Yes, our miserable world is overrun with meaningless awards and empty accolades.
It used to be you could get either a Pulitzer or a Purple Heart and that was about the full extent of it, but now if you are an ambitious person with a global “brand,” you have to leave enough space on your shelf to separate your Emmys from your Grammys from all your Nobel Prizes.
And with each of these prizes, there is a requisite amount of gratitude one is expected to express publicly.
That has proven to be a boon for the Acceptance Speech Writers of America (ASWOA), whose members specialize in crafting all manner of short, humble statements that are designed to publicly recognize the inescapable fact that no one does anything of consequence without help.
I’m a member of ASWOA, and I admit I’ve never scored a large-scale acceptance speech, even though I’ve studied and practiced the various forms.
For example, we know that Oscar acceptance speeches are famously long-winded, thanks-wise. Enough said (except that enough is never said in one of these).
One of the best things about that MacArthur Foundation Genius Grant is that you don’t know you’re in the running until you get it, so your reaction is pretty much pre-written.
“This came totally out of the blue and I can’t believe I was even up for it. I’m stunned speechless. Love you mom!”
The shout-out to mom is important because there’s hardly anyone else to thank. It’s so much about YOU.
But the one global prize the members of ASWOA absolutely detest is the Forbes Most Powerful Person Prize, which went to Russian President Vladimir Putin this year for the second year in a row.
Why no love for this mighty sounding accolade?
Because winners of the FMPPP rarely give an acceptance speech of any kind. To understand why, all you have to do is take a look at the draft I wrote for Putin last year:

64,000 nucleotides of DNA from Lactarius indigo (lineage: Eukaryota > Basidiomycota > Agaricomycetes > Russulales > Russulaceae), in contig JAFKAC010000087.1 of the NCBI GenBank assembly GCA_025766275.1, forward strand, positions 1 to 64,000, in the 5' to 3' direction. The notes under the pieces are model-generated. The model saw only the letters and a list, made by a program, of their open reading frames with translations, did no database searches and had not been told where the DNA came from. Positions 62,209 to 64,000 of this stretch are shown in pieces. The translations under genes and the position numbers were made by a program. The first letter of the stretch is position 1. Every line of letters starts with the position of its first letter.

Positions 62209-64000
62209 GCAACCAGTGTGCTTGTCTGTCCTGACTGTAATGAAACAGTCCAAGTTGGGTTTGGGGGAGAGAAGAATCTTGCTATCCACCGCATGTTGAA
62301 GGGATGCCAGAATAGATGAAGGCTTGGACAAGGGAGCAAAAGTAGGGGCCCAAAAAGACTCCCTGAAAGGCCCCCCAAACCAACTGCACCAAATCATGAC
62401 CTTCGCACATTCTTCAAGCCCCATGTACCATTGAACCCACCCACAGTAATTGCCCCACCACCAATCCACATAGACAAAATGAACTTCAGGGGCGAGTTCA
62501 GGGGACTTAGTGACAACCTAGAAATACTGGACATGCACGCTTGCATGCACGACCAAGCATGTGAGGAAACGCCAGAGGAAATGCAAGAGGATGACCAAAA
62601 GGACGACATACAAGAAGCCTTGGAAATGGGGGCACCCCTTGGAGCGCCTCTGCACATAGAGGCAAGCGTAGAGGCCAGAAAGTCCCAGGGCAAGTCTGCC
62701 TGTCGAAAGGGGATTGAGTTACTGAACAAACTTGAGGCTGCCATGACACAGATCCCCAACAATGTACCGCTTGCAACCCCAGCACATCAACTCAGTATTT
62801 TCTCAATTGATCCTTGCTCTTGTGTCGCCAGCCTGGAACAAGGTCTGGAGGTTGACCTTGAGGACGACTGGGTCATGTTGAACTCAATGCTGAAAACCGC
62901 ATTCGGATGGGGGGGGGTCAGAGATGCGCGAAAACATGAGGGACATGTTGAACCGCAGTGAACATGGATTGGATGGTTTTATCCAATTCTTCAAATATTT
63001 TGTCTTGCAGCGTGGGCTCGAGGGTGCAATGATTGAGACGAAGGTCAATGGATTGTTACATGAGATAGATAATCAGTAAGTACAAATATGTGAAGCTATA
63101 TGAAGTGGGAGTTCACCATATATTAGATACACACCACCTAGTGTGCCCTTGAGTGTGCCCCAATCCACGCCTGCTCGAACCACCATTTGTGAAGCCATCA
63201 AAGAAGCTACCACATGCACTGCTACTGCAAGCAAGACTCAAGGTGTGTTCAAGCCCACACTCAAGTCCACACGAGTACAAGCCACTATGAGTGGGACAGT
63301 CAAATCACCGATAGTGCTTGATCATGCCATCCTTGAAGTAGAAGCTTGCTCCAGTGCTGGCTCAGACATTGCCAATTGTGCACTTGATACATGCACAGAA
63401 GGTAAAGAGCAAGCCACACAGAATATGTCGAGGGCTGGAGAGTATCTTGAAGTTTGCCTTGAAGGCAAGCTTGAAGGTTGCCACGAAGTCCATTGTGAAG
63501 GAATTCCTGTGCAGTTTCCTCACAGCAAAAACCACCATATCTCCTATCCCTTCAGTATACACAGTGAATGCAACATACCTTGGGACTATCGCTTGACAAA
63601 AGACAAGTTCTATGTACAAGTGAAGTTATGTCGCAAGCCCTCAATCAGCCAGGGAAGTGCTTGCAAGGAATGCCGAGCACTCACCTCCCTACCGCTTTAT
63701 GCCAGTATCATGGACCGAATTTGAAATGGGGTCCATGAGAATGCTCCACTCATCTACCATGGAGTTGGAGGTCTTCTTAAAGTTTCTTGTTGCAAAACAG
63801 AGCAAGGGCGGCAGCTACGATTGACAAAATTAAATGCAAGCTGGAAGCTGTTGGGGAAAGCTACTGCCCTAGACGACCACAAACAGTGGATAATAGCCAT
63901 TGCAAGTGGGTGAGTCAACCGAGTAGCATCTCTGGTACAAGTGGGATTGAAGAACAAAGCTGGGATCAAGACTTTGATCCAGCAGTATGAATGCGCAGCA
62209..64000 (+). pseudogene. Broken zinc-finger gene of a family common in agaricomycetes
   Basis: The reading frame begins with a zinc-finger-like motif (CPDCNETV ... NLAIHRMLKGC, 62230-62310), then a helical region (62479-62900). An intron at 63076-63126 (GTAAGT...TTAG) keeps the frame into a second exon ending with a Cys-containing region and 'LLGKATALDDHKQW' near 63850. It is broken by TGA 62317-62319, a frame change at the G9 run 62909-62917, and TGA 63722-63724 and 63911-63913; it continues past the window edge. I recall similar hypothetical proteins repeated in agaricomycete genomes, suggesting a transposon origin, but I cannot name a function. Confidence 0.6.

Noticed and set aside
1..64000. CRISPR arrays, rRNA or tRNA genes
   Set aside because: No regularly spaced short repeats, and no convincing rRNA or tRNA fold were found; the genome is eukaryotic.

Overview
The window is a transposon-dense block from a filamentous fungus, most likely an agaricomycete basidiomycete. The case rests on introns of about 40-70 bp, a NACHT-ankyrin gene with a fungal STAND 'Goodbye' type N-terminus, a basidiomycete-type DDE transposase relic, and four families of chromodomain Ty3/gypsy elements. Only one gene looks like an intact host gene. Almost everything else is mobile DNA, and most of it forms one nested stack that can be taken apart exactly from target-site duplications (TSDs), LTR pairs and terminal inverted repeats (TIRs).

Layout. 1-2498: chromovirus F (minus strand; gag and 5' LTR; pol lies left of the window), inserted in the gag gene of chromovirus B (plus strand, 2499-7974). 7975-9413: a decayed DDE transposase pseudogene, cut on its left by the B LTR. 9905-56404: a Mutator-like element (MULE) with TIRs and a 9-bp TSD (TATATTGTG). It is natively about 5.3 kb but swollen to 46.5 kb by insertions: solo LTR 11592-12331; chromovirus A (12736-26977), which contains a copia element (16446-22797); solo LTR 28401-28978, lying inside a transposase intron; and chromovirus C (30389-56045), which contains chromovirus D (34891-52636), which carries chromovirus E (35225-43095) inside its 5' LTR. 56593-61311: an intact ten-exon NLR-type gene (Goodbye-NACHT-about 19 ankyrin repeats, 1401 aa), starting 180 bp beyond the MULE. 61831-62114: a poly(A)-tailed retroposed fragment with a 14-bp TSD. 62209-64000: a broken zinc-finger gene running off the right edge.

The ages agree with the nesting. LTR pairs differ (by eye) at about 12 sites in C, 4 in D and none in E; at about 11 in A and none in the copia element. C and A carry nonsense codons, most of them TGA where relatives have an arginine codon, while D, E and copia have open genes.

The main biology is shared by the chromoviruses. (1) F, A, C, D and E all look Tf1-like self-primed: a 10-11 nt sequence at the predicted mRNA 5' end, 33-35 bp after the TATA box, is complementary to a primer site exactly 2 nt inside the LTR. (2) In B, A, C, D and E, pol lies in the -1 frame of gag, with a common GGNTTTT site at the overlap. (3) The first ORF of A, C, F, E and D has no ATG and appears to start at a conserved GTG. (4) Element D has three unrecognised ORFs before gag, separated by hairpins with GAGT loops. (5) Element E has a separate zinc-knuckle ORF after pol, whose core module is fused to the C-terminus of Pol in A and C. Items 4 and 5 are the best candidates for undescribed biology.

“Me getting this means the world finally recognizes what I’ve known for a long time. I’m awesome! So to pretend I’m grateful would be counter-productive.
After all, you can only be the Most Powerful Person if every other person is weaker, right? How can I thank anyone for that? Does a mountain thank the prairie for being flat? I don’t think so. For me to credit anyone for my greatness would make me less than them, thus disqualifying me for the award I just received.
So there’s no way I can accept this award, because I already had it long before you realized I am the winner! And only by being a complete jerk about it can I clearly indicate to you that I totally deserve to be The Most Powerful Person in the World, and that with the announcement of this award I am simultaneously delighted and completely and thoroughly bored out of my mind.”
Not only did Putin not give this wonderful acceptance speech I wrote for him, he wrote back and told me I was a worthless little worm who was destined to do his bidding, or die trying.
Of course I took that in the way it was intended – as the highest possible compliment.
Who is the most powerful person in your world?